Smoking with a Century-Old Tawny
Posted: June 14, 2013
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In our throwaway world it isn't often you get a chance to commune with things that are truly antique—100 years old. So when we sampled the latest vintage of Seppeltsfield Wines century-old Tawny, we decided the best way to do it was with accompanying cigars.
If there was any disappointment at all, it was that we couldn't rustle up any centenarian cigars to go with it. We settled for the best in the box at the time and sat down to contemplate a wine that was made when Woodrow Wilson was president, World War I had not yet begun and trains had just started rolling through New York's Grand Central Terminal. For this writer, the Tawny had even further significance as it represented the birth year of his mother.
We've had superannuated spirits before (Scotch whiskies in their 60s and rum five decades old), but this Tawny made everything else seem like youngsters. Set and setting are the bywords for enjoying a tasting like this. As much as such, shut yourself off from the modern world. Turn off all cell phones and mp3 players and disconnect the doorbell.
Just as this incredibly viscous wine is in no hurry to pour out of the bottle, you should let time slow down as you sit and puff away in reverence to a simpler era.
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The company that brings you this opportunity is no stranger to time-capsule experiences. Seppeltsfield, an Australian winemaker famous for its Centennial Collection, started the custom of laying aside wines for hyperaging in 1878 and has released 100-year Tawny when it became available ever since. This fortified wine is made like Port, a style highly praised for pairing with cigars. However, as it comes from Australia and not Portugal, it can't be classified as Port.
Now Seppeltsfield has a library of Tawny in its Centennial Cellar at its winery in Australia's Barossa wine region and each year releases a new 100-year-old vintage. Seppeltsfield is the only winery in the world to release century-old products on such a regular basis. This year's was first released in February and is called 1913 Para 100-year-old Vintage Tawny.
As well as offering wines at such an extraordinary age, Seppeltsfield also supplies it from any special year in the past, whether it be meant to commemorate a birthday, anniversary or special date. The wines come in presentation boxes, numbered and customized with a certificate of authenticity that indicates the customer for whom it was bottled.
Visitors to the winery can enjoy a small sample of the 100-year-old as well as their birth-year Tawny for $85.
Seppeltsfield 1913 Para Vintage Tawny (42.4 proof, or 21.2 alcohol by volume; 100 years old; tasted from bottle number 109; $330 a 100-milliliter bottle, $990 for 375 milliliters)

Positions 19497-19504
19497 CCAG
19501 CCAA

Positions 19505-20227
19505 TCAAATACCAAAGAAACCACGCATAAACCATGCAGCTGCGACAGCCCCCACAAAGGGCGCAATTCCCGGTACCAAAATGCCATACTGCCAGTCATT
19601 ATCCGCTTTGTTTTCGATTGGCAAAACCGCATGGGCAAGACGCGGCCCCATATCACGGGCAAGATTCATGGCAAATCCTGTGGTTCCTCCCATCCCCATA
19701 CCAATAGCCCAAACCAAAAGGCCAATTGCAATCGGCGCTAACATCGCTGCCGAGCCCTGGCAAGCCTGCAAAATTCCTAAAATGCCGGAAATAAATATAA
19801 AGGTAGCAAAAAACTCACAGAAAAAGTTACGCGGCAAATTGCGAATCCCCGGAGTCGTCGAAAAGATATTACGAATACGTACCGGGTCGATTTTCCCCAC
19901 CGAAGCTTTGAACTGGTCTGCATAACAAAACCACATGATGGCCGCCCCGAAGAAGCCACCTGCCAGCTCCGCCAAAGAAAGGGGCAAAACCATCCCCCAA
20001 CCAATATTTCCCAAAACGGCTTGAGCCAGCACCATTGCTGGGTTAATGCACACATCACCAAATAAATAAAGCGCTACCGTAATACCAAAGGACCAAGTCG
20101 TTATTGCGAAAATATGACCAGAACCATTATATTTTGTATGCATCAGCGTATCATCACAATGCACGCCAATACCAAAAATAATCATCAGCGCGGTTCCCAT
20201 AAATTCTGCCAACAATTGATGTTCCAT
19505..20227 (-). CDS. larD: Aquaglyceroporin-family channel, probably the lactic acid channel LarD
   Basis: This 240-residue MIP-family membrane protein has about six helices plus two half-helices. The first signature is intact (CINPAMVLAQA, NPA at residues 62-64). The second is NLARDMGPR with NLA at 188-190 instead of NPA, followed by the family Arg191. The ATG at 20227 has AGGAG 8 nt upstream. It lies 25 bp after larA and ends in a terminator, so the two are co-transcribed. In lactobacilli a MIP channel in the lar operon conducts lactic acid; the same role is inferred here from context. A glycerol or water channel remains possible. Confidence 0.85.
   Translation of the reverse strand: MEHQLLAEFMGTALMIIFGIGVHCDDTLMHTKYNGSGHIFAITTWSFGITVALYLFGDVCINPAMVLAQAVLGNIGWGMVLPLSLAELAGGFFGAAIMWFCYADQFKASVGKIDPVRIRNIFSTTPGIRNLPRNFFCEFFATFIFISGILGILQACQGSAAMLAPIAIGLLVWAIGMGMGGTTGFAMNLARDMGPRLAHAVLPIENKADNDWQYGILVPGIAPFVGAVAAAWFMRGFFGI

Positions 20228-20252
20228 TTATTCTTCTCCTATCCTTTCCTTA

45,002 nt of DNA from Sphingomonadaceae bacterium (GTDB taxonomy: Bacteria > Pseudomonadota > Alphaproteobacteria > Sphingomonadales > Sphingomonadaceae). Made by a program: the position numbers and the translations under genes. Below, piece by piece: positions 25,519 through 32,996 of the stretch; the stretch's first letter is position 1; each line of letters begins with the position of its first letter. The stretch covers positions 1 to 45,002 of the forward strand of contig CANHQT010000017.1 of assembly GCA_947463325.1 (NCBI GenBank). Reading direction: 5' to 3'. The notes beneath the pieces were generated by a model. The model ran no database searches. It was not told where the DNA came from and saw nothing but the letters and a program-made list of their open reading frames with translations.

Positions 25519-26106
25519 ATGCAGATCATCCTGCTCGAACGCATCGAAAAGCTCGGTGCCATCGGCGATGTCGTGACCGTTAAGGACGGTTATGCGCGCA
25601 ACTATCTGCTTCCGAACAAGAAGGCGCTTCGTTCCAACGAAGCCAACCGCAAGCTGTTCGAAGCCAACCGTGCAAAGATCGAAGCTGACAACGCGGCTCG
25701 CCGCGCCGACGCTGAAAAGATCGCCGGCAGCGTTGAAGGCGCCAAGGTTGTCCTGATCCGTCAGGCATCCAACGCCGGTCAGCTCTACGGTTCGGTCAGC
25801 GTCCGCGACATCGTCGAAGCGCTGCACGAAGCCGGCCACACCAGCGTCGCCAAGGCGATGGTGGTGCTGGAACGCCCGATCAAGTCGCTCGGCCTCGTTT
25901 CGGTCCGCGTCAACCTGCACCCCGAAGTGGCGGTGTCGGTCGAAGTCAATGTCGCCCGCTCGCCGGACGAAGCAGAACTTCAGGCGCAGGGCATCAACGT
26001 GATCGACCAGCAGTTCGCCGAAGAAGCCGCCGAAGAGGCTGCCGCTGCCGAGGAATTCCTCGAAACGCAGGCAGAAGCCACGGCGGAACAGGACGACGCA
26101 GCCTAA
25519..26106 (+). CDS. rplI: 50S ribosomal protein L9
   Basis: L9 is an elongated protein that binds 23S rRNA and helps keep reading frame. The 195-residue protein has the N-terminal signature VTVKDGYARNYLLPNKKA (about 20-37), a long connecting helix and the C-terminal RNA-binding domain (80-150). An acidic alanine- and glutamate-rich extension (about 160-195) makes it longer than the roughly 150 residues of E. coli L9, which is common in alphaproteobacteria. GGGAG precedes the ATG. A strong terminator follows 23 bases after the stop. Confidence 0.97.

APPEARANCE: It seems to be the color of very dark chocolate at first glance, but a closer inspection shows hues of red, yellow and amber, almost like iodine, if iodine tasted really, really good. The liquid is hugely viscous and syrupy, and we hesitate to talk about it in terms of legs as it more or less coats the glass.
NOSE: This old lady is still a bit kittenish as she feeds aroma in dribs and drabs. First comes a floral note, distinctively rose attar, and then bits of orange peel before the heady red-wine bouquet—a fine Claret or Cabernet Sauvignon—that one expects from a Port. Suddenly, it deepens with rich wood aromas with leather and a pleasant lacquer smell that we associate with the antiques stored in grandma's attic.
PALATE: Mouth feel is the overwhelming first impression. This wine is so viscous you're tempted to spoon it onto your tongue. Once you get used to the syrup sensation, the taste of a full-bodied Claret takes over with hints of licorice and hard candy. After a flash of deep dark cherry, the wine's acidity breaks up to be followed by a parade of mellower, more savory flavors, including caramel, molasses, pecans and almonds.
FINISH: The ending is almost a dessert, flirting with chocolate and presenting the distinct sensation of coffee ice cream. Almost as if it's trying to show off the years that went into its making, you'll be reminded of this wine's flavors for hours after it's finished.
CIGAR PAIRING: Hoyo de Monterrey Petit Robusto (4 inches by 50 ring gauge, £10.82, 91 points, Cigar Aficionado, August 2013). Medium to full in body, this sawed-off robusto starts out leathery and brawny with black pepper notes as well, though the smoke has a creamy texture. With the Tawny the cigar gets a marked increase in body as the leather transforms into a very chocolaty taste. In fact, the whole pairing is suffused with chocolate as that flavor is teased out in greater abundance from the Seppeltsfield as well. A successful pairing, if slightly one-dimensional.
Padron Family Reserve 85 Natural (5 1/4 inches by 50 ring gauge, $20, 94 points, Cigar Aficionado No. 4 Cigar of the Year 2012). A neatly box-pressed cigar whose complex smoke starts with an earthy, herbal character. Flavors become both sweet and savory with black cherry and black truffle. The cigar becomes quite nutty with a sweet praline character. In turn, the Padron coaxes out more chocolate and elicits huge nuttiness from the cigar with an increase of the truffle notes as well. While it becomes hard to distinguish which component is contributing more, a synergy of flavors occurs, which widens the parameters of sweet berry and savory notes. This one is the bang up pairing you're hoping for with a spirit of this age—a gigantic, complex marriage of smoke and spirit.
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